What are CPA-Tax Moms?

Hi!!!! I am Debbie.  I want to prepare your taxes.  I am waiting for your phone call.

“CPA-Tax Moms” are trade names given to Accounting and Tax Professionals who chose to work in an “relaxed” environment.

Some "Moms" work from home, other work from personal offices.   

Not all are Moms, there are some Dads.  We call them Mr. Tax Moms and CPA Dads. 

Each Mom is independent.  Once you start working with a Mom, you will keep the same “Mom” year after year regardless of where you move or relocate.

Being in a “relaxed” environment has many advantages.  Lower overhead, faster response time, more availability, etc.
To be a member of the CPA or Tax Moms, the Tax Professional must ALWAYS be in good standing with their state licensing agency (if there is one), experienced, and must demonstrate  a high level of ethics, professionalism and proficiency. 

Tax Net Inc, the parent company, has developed marketing and on line systems to help qualified Tax

Professionals work from their “relaxed” environment and offer better service at a lower price to the consumer. 

Since the “Moms” do taxes and accounting of all complexities, there is always a Mom available for every level of work.   Since each Mom has a private 800 number, you are just a phone call away, regardless of where you live.

For reliability and dependability of the “Moms” organization click on the Better Business Bureau icon below.


Do Your Own Taxes - Fee from Refund
Claiming Social Security Disability
FREE 2008 CPA Moms Tax Review Details
Divorce & Taxes
Offer in Compromise
Installment Payment for Taxes
Credit Reports
Social Security
Do Your Own Taxes - Fee from Refund
Deliquent Tax Returns
Retirement Planning
Claiming Social Security Disability
Divorce & Taxes
Offer in Compromise
Installment Payment for Taxes
Credit Reports
Social Security
Deliquent Tax Returns
Retirement Planning
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Appealing an Tax Audit

If you can't stomach the tax bill you receive after an IRS audit, you may want to appeal to the IRS for a second look.
So many taxpayers are able to downsize the amount of taxes, interest and penalties owed by appealing that IRS agents grudgingly refer to the internal appeals process as the "gift shop."
A potential downside to appealing is that an appeals officer can uncover issues missed by the initial auditor, exposing you to a bigger tax bill than when you started. Although this rarely happens, if you're worried about it, you might want to skip the internal IRS appeals process and go straight to federal Tax Court.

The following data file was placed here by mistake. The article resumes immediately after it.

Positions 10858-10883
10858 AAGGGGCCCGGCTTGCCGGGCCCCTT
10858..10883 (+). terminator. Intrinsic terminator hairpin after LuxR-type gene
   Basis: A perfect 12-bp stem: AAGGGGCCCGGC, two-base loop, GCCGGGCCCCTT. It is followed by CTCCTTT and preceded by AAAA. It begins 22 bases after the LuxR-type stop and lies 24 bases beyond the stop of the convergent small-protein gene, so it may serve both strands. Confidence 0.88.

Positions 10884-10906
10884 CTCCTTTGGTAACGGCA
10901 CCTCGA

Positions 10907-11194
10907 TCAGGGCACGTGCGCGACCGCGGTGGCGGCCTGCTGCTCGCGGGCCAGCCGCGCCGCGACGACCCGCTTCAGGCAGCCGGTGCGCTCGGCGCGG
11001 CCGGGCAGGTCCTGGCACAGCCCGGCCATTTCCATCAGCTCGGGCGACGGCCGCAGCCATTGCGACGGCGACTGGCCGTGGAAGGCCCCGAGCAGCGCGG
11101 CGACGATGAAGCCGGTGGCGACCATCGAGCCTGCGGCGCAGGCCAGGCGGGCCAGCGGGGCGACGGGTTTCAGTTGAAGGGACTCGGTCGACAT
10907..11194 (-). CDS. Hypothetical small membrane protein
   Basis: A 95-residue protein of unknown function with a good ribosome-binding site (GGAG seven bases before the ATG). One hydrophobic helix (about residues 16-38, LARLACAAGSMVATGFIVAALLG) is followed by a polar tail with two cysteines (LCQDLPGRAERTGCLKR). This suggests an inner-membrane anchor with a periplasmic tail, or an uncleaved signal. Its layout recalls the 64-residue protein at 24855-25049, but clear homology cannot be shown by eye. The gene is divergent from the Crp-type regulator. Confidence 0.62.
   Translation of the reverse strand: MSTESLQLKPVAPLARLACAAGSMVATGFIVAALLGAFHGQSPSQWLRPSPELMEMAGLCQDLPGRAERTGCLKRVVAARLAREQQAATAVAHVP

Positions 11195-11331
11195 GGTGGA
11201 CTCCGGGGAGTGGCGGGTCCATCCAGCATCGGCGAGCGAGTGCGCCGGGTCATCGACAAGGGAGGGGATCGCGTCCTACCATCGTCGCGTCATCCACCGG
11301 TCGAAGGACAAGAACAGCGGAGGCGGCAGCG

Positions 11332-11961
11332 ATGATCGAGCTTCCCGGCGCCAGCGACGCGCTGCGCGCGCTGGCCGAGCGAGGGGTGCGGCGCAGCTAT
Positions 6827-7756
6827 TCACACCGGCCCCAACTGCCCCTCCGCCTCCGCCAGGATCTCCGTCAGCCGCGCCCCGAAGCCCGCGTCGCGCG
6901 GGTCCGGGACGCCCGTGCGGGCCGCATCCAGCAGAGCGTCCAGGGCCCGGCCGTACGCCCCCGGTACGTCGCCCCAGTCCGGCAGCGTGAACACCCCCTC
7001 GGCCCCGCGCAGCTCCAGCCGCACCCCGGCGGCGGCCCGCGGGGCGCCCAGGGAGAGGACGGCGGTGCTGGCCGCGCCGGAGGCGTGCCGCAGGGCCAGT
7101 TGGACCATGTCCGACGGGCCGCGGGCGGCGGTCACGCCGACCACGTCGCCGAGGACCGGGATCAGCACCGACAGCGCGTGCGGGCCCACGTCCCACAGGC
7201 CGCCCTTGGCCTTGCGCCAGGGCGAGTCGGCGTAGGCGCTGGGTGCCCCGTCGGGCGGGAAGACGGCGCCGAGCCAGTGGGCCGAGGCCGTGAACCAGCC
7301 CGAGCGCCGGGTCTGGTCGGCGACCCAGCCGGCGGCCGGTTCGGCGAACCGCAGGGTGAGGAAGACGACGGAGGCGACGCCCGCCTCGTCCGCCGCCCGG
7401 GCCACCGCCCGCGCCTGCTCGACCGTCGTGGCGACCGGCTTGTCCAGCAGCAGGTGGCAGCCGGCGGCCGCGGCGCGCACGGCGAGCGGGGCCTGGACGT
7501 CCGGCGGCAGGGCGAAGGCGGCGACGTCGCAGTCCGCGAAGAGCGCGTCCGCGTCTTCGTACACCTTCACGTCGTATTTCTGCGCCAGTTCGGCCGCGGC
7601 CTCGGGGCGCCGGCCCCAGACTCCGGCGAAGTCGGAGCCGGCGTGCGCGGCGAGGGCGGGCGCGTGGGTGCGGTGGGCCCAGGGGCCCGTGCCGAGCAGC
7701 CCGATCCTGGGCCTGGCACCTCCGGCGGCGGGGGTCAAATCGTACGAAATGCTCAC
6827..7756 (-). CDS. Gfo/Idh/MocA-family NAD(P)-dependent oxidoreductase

IRS appeals agents are entirely independent of the opinions and conclusions of audit agents, and have a lot of discretion in looking over audits.
Writing A Protest Letter
To appeal an audit within the IRS, you must file what's called a "protest letter" within 30 days of the date of the letter and examination report assessing the taxes due. The protest letter should include:
Identifying information such as your name, address and phone number
A statement that you wish to appeal the IRS findings
A copy of the letter detailing the findings you're appealing
The tax years involved
What specific conclusions you disagree with and why
The facts supporting your position
The tax law on the issue
If the amount the IRS says you owe is $25,000 or less for any particular tax year, you can make what's called a "small case request" instead of filing a formal protest. This request, although processed more informally, still must be in writing and made with 30 days of the date of the letter determining you owe taxes.
If you decide to hire a lawyer to represent you in the appeal process, your lawyer must be qualified to practice before the IRS and you must sign what's called a "power of attorney" authorizing your lawyer to access confidential information at the IRS.
What to Expect in Appeal Negotiations
Appeal negotiations may occur in person or by mail, and are informal.
An appeals officer is authorized to settle a dispute based on what the IRS calls the "hazards of litigation." This means you'll be more likely to get your tax bill lowered if you can convince the agent there's a significant chance the IRS may lose if the matter goes to Tax Court. The IRS considers:
The specific facts of your case
The likelihood of both you and the IRS being able to prove the if acts at a trial
The strength of your legal arguments
The practical realities of litigating the particular issue in court
The agent looks at negotiating the specific issues involved, rather than entertaining a reduction of the overall tax bill.
If you reach an agreement, the appeal agent will prepare an agreement called a "stipulation" and you can then discuss how you'll pay whatever amounts are left owing.
If you can't reach an agreement with the appeals officer, you can appeal the audit results to the federal Tax Court.
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